Fore-end loaders

Fore-end loaders are covered by the LOLER regulations and are manoeuvred with a joystick with the following functionalities:
- 12 o'clock position: arm down
-  6 o'clock position: arm up
-  9 o'clock position: arm curling upwards
-  3 o'clock position: tipping

Mounting equipment on the loader arm is quite straightforward, once you learn how. I filmed a little video while we were practising with a bucket: aligning the arm with it, hooking it up, then curling the arm to swing it into position.

In the small tractor, one would need to lock the bucket in place manually (which requires a safe stop), to complete the procedure, while, in the bigger one, it would lock itself automatically in place. In both cases, the lock needed manual undoing to release the bucket.

Mounted attachments

I had previous experience of mounted attachments: hydraulically powered ones, both towed (trailers with hydraulic tipping) and hitched (a hydraulic grass collector), and a PTO-powered mowing deck mounted underneath a tractor, but never of rear-mounted and PTO-driven implements.

A PTO (Power Take-Off) - the shaft that distributes power from the engine to the attached implements and sticks out at the back of the tractor where attachments can make use of it - is one of the most dangerous part of a tractor. It can turn at 540 rpms (6 splines) or 1000 rpms (21 splines), depending on the tractor set up, but in either case it can cause serious harm (so much so it deserved a specific HSE leaflet) so it needs to be protected with a guard, like the other rotating parts in the tractor. It is activated by levers/buttons: yellow is their colour and the clutch (if fitted) is involved.

Handle to adjust hydraulic response (left) 
Implements that get powered by the PTO are usually mounted on the 3-point linkage for safety and traction and the response of the hydraulic arms can be adjusted to cope with differing weights (position control); however, the weight of the implement needs to be appropriate for the tractor not to roll over (with or without ballast) and for the lifting arms to support: the tractor we used was fitted with category 1 linkage balls so the implement needed category 1 hitch pins, which are only 22 mm in diameter and therefore can only support a certain weight. Category 2 pins are 25 mm in diameter and there is also a category 3.

3 point linkage and drawbar

Depending on the hitched implement, one may or may not have to remove the drawbar to avoid fouling the PTO shaft or other parts of the implement. In the case of towed implements that use the PTO shaft, one has to make sure the drawbar or pin do not interfere with it.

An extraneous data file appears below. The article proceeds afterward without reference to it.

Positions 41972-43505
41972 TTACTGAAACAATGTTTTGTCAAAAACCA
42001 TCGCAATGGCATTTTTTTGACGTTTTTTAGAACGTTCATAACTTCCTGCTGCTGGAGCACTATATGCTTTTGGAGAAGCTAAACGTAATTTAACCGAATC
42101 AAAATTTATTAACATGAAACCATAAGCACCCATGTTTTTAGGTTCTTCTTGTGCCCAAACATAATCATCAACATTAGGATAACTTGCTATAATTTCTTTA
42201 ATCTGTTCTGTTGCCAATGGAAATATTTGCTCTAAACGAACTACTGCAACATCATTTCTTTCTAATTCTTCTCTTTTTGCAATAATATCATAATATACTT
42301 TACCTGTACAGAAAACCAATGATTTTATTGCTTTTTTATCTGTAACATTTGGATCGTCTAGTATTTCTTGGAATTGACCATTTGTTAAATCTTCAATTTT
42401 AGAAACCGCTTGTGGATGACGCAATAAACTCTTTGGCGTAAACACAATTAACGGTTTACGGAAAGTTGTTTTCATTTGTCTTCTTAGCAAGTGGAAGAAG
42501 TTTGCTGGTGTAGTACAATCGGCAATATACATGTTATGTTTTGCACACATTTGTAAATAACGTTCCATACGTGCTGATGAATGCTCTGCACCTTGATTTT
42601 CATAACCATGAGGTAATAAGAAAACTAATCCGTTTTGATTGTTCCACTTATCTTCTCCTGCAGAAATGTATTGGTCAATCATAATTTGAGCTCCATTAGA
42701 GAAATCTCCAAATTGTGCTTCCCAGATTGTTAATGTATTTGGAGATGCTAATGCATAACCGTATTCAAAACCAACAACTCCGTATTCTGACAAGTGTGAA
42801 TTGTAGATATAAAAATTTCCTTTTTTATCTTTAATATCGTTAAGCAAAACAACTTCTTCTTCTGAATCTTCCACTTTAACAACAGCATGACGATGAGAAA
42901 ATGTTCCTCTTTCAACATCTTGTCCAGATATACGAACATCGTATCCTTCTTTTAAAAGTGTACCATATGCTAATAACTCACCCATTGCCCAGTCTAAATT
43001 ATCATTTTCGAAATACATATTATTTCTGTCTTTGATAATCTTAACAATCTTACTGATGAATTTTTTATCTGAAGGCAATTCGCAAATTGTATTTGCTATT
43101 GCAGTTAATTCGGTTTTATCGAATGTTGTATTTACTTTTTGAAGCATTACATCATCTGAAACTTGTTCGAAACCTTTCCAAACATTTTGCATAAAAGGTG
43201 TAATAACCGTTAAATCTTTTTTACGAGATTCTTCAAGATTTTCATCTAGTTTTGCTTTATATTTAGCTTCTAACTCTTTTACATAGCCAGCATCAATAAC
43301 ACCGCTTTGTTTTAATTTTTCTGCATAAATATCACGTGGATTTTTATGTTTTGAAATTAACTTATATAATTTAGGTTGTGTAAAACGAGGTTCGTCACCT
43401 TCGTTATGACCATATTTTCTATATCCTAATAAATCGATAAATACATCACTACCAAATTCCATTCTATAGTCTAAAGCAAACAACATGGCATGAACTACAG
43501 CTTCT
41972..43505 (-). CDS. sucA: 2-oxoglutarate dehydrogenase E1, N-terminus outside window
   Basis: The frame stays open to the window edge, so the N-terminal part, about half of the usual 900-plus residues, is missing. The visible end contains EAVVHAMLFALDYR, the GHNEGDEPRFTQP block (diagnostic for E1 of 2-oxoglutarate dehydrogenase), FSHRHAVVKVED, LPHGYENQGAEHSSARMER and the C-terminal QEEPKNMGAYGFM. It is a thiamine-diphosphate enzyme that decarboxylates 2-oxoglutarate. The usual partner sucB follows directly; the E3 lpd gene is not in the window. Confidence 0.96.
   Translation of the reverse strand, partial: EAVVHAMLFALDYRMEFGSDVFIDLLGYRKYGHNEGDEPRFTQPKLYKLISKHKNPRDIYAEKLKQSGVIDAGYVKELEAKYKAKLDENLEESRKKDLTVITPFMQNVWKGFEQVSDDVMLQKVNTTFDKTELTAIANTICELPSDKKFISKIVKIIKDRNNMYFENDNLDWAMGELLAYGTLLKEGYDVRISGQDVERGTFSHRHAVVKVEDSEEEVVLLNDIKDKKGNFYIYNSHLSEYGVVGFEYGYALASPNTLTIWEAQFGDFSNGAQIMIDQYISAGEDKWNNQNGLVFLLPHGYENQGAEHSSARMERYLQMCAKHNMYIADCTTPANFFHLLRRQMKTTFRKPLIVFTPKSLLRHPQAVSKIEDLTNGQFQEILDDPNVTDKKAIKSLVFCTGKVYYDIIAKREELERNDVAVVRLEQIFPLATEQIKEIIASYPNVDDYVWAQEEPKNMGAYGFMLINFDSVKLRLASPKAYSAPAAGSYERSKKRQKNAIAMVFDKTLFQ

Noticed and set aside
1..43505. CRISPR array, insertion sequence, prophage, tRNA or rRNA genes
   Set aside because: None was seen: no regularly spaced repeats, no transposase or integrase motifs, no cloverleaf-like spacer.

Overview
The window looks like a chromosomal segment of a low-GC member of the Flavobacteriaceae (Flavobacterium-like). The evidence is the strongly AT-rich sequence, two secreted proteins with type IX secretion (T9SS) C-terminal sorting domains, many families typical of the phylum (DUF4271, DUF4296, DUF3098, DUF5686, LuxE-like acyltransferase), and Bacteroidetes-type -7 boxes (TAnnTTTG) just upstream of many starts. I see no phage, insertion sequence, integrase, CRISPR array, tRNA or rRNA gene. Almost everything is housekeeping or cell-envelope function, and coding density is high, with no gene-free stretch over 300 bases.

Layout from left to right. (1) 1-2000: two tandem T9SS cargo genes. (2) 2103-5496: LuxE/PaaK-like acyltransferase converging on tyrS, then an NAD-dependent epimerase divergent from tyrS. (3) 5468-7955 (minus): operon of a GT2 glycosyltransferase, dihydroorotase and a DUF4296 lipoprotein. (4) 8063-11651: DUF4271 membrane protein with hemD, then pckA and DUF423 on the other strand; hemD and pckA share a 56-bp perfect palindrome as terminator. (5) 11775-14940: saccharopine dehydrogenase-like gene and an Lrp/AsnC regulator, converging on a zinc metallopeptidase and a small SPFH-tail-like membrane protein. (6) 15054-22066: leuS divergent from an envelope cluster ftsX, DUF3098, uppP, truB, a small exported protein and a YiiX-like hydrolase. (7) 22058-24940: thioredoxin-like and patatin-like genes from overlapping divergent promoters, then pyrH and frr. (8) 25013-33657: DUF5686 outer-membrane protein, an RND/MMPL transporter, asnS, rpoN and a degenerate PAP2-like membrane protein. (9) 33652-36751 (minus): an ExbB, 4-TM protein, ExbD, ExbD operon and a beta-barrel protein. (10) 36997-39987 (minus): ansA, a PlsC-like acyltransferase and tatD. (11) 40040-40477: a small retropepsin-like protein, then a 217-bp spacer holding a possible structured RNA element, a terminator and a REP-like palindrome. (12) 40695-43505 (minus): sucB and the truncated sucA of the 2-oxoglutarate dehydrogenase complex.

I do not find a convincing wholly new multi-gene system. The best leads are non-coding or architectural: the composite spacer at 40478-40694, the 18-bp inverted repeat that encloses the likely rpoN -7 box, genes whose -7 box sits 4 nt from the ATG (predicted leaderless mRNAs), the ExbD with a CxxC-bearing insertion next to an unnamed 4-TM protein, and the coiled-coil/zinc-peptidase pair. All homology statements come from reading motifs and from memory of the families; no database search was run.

On one of the tractors we used, ballast was hitched on the back to counterbalance the fore-end loader, but it did not interfere with the drawbar so the latter was left in. But when we practice mounting the fertiliser spreader, we had to remove the drawbar as the first thing.

Then we proceeded as follows:

Fertiliser spreader on the ground
  • reversing the tractor to the implement;
  • lowering the hydraulic lower links;
  • attaching the implement to the fixed link by way of a lynchpin;
  • attaching the implement to the adjustable lower link by way of a lynchpin;
  • attaching and fixing the implement rotating shaft and guard to the PTO with a pin and restraining device (chain), to avoid that the guard rotates with the shaft;
  • attaching the top link to the implement;
  • raising the lifting arms so that the implement shaft was on a straight line with the PTO for optimal use of power;
  • adjusting the top link so the implement was parallel to the ground (even thread uncovered, locked);
  • tightening the adjustable stabilisers so that the implement did not sway side to side;
Fertiliser spreader mounted
Once the implement was up, we tested it would work:

  • turning the tractor on, and, with the clutch pressed, engaging the PTO; some PTOs are very noisy and 80dB is the maximum accepted noise level without ear protection, so appropriate PPE might be needed;
  • bringing the rpms to the required level (in our case 2300 - indicated on the control panel tachometer).

  • It is of course dismounted by following the same procedure, in the inverse order.

    Some modern tractors, especially the bigger ones, have sensors on the top link for a feature called "draft control": this applies to soil engaging implements, and is designed to adapt the depth of the tool around obstacles so the implement is not damaged or the tractor is not jackknifed. If there is no draft control, one can only use shallow soil engaging implements.

    Oh well, now I just have to put all of the above into practice in my exam... wish me good luck!